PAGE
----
Seafloor Scattering in Shallow-Water Environments
PENNSYLVANIA STATE UNIV STATE COLLEGE APPLIED RESEARCH LAB
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Mud volcanoes are solid objects that form on the seafloor due to the emission of gas and fluidized sediment from the earth s interior 1. They vary widely in size, can be exposed, proud, or buried, and are of interest to the Navy as sources of active sonar clutter 2. The long-term goal of this work is to accurately model mud volcano scattering. The final product will make predicting and simulating scattering signatures for individual volcanoes possible, and will provide the information necessary to mitigate mud volcano clutter through improved sonar design and classification schemes. The long-term goals of the seafloor scattering project are linked to both the forward and inverse scattering problems. The first objective is to model the time dependence of seafloor scattering based upon knowledge of the mechanisms responsible for benthic change, primarily bioturbation and sediment transport. The second is to develop acoustics as a tool for the remote sensing of benthic activity and the inversion of time-dependent seabed parameters that are used as inputs for reverberation models. Results should be of use to the Navy in understanding and predicting the time dependence of reverberation, as well as measuring the parameters necessary for reverberation models.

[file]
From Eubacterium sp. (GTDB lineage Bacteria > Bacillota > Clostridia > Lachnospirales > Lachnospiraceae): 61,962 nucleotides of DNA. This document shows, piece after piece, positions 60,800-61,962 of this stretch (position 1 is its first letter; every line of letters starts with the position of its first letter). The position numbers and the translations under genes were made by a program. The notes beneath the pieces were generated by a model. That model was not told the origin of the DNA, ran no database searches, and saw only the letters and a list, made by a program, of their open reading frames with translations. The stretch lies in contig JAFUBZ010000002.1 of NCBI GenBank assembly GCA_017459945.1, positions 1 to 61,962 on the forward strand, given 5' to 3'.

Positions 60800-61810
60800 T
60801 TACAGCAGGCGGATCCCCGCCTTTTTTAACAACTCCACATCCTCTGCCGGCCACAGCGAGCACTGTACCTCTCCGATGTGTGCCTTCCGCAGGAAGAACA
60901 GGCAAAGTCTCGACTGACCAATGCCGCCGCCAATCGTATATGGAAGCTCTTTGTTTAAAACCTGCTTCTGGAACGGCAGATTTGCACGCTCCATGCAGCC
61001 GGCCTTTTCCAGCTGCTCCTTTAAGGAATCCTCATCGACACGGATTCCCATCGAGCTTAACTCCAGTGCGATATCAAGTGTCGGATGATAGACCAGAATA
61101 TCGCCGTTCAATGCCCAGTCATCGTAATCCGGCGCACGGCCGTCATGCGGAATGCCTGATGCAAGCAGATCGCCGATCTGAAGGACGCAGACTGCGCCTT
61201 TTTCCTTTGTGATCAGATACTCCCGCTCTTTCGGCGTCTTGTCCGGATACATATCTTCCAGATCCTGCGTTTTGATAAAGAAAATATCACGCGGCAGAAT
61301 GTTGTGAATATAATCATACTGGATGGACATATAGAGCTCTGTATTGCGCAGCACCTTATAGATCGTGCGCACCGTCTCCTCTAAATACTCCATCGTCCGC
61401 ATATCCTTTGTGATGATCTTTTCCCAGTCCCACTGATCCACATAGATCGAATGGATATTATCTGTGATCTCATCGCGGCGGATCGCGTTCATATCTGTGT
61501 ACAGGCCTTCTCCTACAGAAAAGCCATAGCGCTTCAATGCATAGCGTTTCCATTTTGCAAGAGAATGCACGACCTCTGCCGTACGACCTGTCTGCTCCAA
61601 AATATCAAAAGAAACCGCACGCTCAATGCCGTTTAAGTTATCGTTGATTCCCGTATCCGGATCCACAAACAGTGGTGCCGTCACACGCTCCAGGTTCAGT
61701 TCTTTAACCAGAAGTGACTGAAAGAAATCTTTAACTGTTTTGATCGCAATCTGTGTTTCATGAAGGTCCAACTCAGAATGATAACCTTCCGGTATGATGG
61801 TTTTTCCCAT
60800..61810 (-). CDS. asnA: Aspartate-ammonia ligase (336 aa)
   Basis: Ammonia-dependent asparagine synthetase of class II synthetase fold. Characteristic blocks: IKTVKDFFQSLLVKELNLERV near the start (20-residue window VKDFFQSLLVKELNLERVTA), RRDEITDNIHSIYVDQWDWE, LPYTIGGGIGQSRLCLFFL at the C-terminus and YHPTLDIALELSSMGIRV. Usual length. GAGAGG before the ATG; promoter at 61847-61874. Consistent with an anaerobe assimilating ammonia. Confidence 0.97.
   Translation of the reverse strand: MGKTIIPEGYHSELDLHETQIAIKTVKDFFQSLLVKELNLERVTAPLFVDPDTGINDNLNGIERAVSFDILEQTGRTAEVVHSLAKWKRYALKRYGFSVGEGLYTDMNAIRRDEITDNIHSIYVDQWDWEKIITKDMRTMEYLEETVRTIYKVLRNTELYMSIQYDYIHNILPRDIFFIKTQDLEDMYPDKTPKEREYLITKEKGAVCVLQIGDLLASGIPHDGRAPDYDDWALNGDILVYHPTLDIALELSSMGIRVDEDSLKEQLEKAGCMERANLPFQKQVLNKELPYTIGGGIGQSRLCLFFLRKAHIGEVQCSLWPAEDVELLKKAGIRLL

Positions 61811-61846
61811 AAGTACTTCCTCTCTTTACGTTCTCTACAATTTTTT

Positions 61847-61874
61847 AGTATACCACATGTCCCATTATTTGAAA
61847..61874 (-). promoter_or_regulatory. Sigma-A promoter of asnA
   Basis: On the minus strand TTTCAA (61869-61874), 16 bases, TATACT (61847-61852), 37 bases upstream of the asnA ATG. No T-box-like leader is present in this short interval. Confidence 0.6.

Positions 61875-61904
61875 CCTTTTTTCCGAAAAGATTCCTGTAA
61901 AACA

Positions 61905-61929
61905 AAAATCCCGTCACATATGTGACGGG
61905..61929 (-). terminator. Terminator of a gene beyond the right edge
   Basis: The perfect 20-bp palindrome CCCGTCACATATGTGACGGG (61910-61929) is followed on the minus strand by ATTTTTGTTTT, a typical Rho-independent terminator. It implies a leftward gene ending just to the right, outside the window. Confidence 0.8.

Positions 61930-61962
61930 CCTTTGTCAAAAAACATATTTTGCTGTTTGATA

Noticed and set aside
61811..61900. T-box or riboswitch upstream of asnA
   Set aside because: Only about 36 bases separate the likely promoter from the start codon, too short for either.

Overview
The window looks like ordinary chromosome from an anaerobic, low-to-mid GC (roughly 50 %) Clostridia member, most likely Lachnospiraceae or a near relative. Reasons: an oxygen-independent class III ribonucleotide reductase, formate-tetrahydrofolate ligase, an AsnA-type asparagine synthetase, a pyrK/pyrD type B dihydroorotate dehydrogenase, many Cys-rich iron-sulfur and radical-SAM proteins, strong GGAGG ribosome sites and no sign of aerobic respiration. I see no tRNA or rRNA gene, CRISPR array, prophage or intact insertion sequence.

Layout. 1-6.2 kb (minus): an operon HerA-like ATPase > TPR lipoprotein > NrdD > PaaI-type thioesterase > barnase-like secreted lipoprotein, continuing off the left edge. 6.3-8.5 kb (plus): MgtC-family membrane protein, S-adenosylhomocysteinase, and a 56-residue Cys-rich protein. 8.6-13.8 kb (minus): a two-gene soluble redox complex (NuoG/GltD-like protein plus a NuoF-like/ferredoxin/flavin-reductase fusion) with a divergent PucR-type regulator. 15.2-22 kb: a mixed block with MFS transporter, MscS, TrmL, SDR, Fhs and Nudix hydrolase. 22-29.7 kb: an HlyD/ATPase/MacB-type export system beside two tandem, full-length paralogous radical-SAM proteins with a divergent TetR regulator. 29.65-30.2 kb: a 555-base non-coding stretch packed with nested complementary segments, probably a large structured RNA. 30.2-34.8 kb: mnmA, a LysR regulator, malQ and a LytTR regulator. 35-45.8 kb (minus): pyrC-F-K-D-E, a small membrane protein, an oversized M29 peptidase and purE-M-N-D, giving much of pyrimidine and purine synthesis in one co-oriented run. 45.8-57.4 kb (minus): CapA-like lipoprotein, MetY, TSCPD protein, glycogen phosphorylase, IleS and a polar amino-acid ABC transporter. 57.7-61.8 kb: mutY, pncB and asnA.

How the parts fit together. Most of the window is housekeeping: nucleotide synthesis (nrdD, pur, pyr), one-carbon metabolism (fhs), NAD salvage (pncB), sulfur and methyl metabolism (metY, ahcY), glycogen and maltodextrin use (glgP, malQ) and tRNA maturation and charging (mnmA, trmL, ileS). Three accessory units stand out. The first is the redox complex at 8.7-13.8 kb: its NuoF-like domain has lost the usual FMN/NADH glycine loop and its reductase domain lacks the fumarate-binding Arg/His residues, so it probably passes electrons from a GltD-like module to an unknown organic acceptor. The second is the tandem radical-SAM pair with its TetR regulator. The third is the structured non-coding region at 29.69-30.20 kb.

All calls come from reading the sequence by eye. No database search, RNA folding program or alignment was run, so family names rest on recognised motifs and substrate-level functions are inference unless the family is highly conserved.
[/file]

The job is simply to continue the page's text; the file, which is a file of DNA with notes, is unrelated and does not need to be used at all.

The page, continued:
- Physical and Dynamic Oceanography